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Tuesday, May 8, 2012

Ladybug Movable Paper Plate Craft

These ladybugs turned out ADORABLE. It's a rather involved craft, creation and teaching wise, especially with a mixed-age group, so the instructions are pretty detailed.  


A materials list is at the end.


I used this activity to really work on the concepts of PAIRS and SAME/DIFFERENT.


Write names on the back of paper plates first if more than one child is doing the craft!


1. Paint a 9-10 inch paper plate red 
So we actually did black first, and even though I thought I had THOROUGHLY cleaned the brushes, there were still traces of black that got into the red, so I recommend painting the red first, or using different brushes.
 They were very concerned about getting paint on the table, as I've trained them well, but it didn't take much encouragement to get them to paint to the edges. It did, however, make a mess. I'll be glad when I get an actual crafts table that is easier to clean.
The youngest at just-two worked on the concept of painting the white areas, rather than just globbing in the middle.

2. Paint a 9-10 inch paper plate black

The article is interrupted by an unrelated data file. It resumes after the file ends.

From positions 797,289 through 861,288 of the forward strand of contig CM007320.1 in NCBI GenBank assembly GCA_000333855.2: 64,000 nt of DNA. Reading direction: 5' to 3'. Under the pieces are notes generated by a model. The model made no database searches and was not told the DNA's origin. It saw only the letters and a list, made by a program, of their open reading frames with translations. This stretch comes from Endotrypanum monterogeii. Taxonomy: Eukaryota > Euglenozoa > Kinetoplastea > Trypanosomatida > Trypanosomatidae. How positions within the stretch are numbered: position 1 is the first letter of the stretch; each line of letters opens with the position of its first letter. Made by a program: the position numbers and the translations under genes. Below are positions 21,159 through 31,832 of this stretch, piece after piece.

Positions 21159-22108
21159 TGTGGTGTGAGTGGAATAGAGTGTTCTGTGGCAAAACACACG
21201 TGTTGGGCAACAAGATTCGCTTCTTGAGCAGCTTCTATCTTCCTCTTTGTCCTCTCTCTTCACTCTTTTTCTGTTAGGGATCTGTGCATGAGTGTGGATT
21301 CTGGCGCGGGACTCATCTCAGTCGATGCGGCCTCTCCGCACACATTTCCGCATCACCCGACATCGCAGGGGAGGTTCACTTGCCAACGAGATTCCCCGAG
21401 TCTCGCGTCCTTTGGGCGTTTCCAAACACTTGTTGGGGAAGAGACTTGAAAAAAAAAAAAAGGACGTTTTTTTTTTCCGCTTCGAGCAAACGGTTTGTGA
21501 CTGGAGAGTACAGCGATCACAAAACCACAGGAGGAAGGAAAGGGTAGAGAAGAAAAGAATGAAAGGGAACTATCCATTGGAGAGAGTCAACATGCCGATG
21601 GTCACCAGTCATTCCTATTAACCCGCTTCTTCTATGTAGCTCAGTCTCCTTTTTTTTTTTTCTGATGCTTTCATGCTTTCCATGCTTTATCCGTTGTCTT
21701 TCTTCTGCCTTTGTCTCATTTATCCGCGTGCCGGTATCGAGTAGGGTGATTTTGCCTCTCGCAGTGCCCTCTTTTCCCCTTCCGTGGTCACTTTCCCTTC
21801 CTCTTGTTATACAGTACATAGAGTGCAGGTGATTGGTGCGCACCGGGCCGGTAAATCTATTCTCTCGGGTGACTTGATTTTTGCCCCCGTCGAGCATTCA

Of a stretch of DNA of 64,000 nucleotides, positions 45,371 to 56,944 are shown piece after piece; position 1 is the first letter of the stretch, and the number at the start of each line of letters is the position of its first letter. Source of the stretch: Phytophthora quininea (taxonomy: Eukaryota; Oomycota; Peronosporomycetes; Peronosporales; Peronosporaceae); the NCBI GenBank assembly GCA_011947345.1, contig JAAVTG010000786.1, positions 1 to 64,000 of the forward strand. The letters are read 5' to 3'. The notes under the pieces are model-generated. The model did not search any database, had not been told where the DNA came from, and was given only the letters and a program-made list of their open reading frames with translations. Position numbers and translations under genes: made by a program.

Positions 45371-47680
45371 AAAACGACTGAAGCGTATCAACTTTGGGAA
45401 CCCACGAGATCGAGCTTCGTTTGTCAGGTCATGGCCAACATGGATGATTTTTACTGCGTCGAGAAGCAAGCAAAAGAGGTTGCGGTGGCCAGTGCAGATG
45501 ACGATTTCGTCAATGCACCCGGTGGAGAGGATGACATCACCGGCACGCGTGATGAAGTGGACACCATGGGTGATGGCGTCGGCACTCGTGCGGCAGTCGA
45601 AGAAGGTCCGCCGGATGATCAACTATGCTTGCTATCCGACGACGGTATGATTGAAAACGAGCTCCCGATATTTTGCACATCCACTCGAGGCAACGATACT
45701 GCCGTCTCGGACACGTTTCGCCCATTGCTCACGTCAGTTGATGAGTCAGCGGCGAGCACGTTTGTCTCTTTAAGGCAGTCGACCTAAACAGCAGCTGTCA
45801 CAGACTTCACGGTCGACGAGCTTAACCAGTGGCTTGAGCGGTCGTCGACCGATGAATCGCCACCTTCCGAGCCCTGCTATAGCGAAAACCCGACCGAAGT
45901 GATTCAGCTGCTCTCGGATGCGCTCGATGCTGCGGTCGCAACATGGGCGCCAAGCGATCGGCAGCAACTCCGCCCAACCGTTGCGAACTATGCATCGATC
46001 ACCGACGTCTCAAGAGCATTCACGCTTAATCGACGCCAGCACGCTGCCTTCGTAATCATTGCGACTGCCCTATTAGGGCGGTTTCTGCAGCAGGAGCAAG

We discussed how the plates are the SAME size, and the SAME in that they are both painted, but they are painted DIFFERENT colors. We now have a PAIR of painted paper plates.


LET DRY THOROUGHLY!


3. With the child fold the red paper plate in half, open and let them cut on the line
We talked about halves, symmetry, both sides being the SAME size and that now we had a PAIR of wings because we had two that are the SAME and they go together.


4. Using a hole punch, overlap the two red halves and punch through both
This was more difficult than I thought it would be. Even the three-year-old didn't have the strength to punch through the two layers of paper plate by herself with the hold punch I had. So each child lapped their pieces and attempted to punch, but I ended up doing each one in the end.


5. Line up the red halves on top of the black plate. The outer edge of the red wings should be at the edge of the inner ring of the black. Punch a small hole with a pencil into the black
You can just make out the inner ridge of the plate below the hole. My hole punch wouldn't reach in that far, so I used a pencil to make a small hole for the brad to go through.


6. Place a brad through the holes and open on the back.
The children did this excellent fine motor skill. If they had trouble spreading the back tangs, I opened them just a hair to facilitate.
[Why do ladybugs have wings?]